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Given a BehaviorSubject, what is the practical difference between calling all of these different functions on it?

  • First()
  • Last()
  • LatestValue()
  • MostRecentValue()
  • NextValue()
  • Single()
  • Take(1)

Assuming I understand it right, they should all do about the same thing, given the BehaviorSubject.

If so, then which call is the most appropriate (by which I mean: which best communicates my intent)? First or Single perhaps?

If not, then what are the practical differences?

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2 Answers 2

up vote 6 down vote accepted

First, Last, and Single are blocking; it is recommended to use Take(1) instead, so you get an IObservable back. When chaining query operators it is recommended to avoid First, Last and Single because you exit the safety of the monad ... that is to say you have blocking side effects. See http://blogs.msdn.com/jeffva/archive/2009/12/09/first-last-contains-etc-can-be-extremely-dangerous-yet-extremely-useful.aspx for more about that.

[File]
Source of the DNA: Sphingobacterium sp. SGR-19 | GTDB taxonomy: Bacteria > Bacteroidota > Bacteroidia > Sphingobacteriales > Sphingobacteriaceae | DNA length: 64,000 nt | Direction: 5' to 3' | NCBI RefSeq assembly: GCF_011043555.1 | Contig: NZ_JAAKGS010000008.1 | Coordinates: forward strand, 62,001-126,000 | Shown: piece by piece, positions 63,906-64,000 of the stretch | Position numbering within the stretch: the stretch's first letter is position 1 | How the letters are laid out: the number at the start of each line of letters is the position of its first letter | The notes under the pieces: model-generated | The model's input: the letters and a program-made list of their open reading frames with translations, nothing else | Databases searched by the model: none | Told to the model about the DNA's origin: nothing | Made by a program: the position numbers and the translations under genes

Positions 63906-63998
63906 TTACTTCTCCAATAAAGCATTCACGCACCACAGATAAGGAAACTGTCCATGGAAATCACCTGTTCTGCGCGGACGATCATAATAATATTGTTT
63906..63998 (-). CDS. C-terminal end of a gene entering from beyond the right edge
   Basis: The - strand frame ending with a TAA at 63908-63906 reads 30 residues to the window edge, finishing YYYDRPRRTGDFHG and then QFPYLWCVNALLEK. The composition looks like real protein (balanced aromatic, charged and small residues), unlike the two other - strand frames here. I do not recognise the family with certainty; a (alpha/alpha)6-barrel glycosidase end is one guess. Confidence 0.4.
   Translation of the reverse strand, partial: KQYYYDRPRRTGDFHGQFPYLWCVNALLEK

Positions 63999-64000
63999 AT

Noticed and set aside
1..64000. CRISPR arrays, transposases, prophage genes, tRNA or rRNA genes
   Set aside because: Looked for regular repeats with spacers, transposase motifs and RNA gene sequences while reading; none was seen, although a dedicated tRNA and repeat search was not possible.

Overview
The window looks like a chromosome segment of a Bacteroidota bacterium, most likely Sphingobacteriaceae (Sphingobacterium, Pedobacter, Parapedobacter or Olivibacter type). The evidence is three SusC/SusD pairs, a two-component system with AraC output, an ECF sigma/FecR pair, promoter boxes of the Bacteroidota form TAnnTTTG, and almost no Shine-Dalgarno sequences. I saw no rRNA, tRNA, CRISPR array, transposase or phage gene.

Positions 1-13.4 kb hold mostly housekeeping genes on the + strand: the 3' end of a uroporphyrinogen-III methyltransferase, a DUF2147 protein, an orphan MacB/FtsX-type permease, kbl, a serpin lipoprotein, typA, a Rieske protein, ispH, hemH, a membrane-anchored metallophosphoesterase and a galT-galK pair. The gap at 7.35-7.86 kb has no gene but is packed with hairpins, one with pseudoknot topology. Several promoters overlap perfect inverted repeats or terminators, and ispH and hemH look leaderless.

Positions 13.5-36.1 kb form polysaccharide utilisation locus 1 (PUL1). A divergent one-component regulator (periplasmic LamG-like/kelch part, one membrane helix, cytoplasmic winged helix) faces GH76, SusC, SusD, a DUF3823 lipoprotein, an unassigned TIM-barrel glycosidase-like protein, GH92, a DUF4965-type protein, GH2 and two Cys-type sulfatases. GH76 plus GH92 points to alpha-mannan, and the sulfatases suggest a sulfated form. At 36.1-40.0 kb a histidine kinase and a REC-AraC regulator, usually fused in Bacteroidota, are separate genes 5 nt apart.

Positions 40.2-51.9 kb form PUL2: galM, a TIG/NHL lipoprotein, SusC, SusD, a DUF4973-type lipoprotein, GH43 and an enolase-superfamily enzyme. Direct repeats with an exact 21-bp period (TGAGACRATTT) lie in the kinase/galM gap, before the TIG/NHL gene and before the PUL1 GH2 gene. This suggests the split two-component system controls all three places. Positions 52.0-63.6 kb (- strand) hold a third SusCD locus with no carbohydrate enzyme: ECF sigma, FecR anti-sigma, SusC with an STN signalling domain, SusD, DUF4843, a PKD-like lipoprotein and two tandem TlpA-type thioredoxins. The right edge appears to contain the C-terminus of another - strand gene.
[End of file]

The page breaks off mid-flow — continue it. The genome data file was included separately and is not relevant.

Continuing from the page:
MostRecentValue and LatestValue have been removed from the latest version of Rx because they are blocking as well, so the only blocking operators left are First, Last, and Single (and the xxxOrDefault variants), according to the latest release notes.

MostRecent will return the last value sampled, as often as you call it (and it takes an initialValue to guarantee it will never wait), i.e. "without consumption", whereas Latest will wait until a value arrives then return it "with consumption" - that is, if you call Latest again it will not return the same value as the last call, it will wait until the next value arrives, if ever.

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Thanks @RichardHein for the great answer.

The blocking extension methods should really be moved into their own namespace, so the developer has to specifically choose to include them for a project (or specifically a CS file). You add a ton of complexity with Rx, and by accidentally using a blocking method you're basically devolving back to IList/IEnumerable.

I think this is the biggest mistake the Rx team made, IOW I think by including these by default they missed the 'pit of success' with Rx. Fix this and I'd call Rx the API of choice when moving beyond single-threaded + async in C# (i.e. why .NET is more powerful than say NodeJS).

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